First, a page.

About four hours drive from Hobart, the very civilized capital of Tasmania on the east coast, or a couple of hours from bustling Launceston at the midpoint of the north coast, you can delve into vast stretches of wilderness.
Tassie’s western half is largely wild. In the northern part, ranching takes up some room; in the south, the quiet and beauty can be broken occasionally by logging. In the middle at Strahan, you’ll find a bit of fish-farming and gawkers aboard touring boats.
The rest is wilderness: Cradle Mountain-Lake St. Clair to the north, the larger Franklin-Gordon Wild Rivers National Park south of that, and the more inaccessible Southwest National Park in, yes, the southwest portion of the island. Together they comprise the Tasmanian Wilderness World Heritage Area. You can spend months here tramping in the bush or paddling the untamed rivers.
We found, however, that most visitors don’t venture west just because it is easy to reach, but because the wilderness can challenge them in different ways or reach some deeper part unsatisfied by the domesticated everyday world.
So it was with us in the linked reserves of Cradle Mountain and Lake St. Clair. Many visitors choose to cover the two parks by way of the renowned 65 kilometer Overland Track, a four to six day hike, camping outdoors or nesting in the well-outfitted Parks and Wildlife huts. We chose to do day hikes on the two end sections of the trail, each a vigorous outing, while we spent the nights in cabins at both areas. Though these end sections are popular and can be busy, we were still mostly alone on the trail. Here’s what we found.
The first portion of the Overland Track at Cradle Mountain snakes through meadows of button grass, then rises gently in woodlands past a picturesque waterfall and several smaller lakes cupped by the exposed mountains.
We emerged from the trees to pause at the pass looming over much photographed Dove Lake. Then we climbed more steeply, over loose rock and up a vertical cleft aided by anchored chains, to the grandest vista at Marion’s Lookout.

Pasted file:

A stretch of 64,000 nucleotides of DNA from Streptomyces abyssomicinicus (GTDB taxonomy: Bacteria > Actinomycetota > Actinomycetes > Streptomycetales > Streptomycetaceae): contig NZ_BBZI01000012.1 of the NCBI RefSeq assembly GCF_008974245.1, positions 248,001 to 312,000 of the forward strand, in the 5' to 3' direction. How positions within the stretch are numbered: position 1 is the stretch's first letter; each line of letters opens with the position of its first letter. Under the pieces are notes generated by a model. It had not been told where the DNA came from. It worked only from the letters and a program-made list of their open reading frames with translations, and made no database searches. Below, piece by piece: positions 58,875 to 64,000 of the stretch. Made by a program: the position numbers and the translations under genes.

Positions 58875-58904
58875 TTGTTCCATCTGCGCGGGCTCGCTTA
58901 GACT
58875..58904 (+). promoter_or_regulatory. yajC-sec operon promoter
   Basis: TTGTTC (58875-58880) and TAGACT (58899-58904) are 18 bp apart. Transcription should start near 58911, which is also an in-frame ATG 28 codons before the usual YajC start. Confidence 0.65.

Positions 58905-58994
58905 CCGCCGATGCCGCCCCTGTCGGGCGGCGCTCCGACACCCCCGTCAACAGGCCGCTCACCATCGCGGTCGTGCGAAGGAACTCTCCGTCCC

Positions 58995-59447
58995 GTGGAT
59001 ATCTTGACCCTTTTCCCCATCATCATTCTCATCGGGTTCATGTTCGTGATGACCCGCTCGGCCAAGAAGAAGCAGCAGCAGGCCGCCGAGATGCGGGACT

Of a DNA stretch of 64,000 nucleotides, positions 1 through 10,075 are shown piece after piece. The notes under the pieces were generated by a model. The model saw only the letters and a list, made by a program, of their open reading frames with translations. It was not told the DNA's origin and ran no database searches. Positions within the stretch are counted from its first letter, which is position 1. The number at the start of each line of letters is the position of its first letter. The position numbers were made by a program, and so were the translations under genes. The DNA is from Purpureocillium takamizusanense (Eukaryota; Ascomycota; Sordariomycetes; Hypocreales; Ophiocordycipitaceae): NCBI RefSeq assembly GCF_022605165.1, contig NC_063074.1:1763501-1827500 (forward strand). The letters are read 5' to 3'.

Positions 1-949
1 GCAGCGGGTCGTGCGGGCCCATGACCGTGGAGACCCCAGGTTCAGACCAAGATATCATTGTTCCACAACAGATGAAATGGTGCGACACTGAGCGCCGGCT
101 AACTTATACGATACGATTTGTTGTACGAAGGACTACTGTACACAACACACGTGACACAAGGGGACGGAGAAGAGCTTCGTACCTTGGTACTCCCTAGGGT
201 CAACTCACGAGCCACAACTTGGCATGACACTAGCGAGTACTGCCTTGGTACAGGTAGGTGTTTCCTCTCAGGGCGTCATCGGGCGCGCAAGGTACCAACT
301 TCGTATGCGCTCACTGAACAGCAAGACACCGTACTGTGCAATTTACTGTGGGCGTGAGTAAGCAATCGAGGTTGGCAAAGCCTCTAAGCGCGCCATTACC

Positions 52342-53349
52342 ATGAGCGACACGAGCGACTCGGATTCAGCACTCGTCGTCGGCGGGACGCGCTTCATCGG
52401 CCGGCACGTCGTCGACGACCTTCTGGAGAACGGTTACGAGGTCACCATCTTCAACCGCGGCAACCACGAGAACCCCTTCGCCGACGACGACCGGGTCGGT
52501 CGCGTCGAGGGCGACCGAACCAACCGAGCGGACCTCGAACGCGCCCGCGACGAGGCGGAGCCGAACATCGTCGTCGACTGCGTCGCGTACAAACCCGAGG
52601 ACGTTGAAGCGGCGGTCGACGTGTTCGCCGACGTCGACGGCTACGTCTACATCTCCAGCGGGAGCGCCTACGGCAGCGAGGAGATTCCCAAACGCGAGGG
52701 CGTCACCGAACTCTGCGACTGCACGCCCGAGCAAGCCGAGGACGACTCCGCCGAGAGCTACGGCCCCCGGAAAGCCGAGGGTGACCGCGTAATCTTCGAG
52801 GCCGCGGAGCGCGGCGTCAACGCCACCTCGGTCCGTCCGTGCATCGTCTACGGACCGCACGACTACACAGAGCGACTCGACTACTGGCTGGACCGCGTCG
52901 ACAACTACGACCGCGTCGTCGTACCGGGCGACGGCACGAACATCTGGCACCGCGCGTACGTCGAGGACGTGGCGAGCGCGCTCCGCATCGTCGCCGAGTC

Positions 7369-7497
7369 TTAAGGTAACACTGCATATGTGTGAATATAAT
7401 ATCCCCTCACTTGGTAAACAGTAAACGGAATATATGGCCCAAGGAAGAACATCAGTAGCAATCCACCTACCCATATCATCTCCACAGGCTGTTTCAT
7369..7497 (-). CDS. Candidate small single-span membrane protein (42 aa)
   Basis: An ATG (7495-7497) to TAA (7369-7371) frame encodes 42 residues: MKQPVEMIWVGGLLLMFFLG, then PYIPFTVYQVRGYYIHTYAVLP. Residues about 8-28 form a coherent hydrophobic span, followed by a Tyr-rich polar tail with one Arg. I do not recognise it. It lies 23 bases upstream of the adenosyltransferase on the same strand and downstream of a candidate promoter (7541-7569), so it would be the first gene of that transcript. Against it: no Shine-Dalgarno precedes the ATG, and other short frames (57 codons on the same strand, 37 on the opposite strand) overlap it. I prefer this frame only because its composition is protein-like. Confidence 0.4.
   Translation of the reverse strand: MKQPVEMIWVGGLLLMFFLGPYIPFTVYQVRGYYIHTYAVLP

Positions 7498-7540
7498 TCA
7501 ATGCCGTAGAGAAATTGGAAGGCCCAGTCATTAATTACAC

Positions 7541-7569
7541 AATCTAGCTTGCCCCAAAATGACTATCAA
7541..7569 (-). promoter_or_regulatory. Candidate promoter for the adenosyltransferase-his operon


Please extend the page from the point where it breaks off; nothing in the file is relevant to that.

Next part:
There, we found ourselves at the fulcrum between the mitten-shaped Dove Lake below and the peaks of Cradle Mountain. The encircling hills and the valleys beyond ebbed into the distant haze to the east. The distinctive U-shaped mountain shifted colors and surface detail as clouds danced about the sun. “You can even see the baby inside the cradle,” said the parks guide at the edge of Dove Lake. Perhaps you could if you squinted just right, but our minds were distracted by the exhilarating vista…and the pesky flies.
We had enough experience of the relentlessly buzzing, dive-bombing horse flies, on the trail as well as by mountain lakes and beaches of the eastern coast. Here they were a particularly annoying distraction from the visual splendor before us and the whispering breezes. As we picnicked, they seemed especially frenetic, though seemingly uninterested in the actual food.
We endured, honoring the beauty around us as long as we could, shifting about to catch the gusts that whisked the flies away for a time. Eventually, we yielded, heading back down to the park’s access road to catch the shuttle to our cabin, one of a cluster amid the myrtle and gum forest, where wildlife foraged before us.
At the other end of the Overland Track, at Lake St. Clair National Park, vistas were less accessible. Its huge lake sits at a lower altitude, so most trails trace the thickly wooded edge of the lake or head through forest to smaller lakes.
We followed a bit of the lake shore, along beach and forested trail, on to an inlet called Platypus Bay. The park service had prepared dozens of viewing stations amid the trees for seeing the platypus in the wild, but they remained elusive to us. Many locals from Hobart – families as well as groups of friends – fill a weekend up here, hiking a few hours to the smaller lakes and camping in the wild.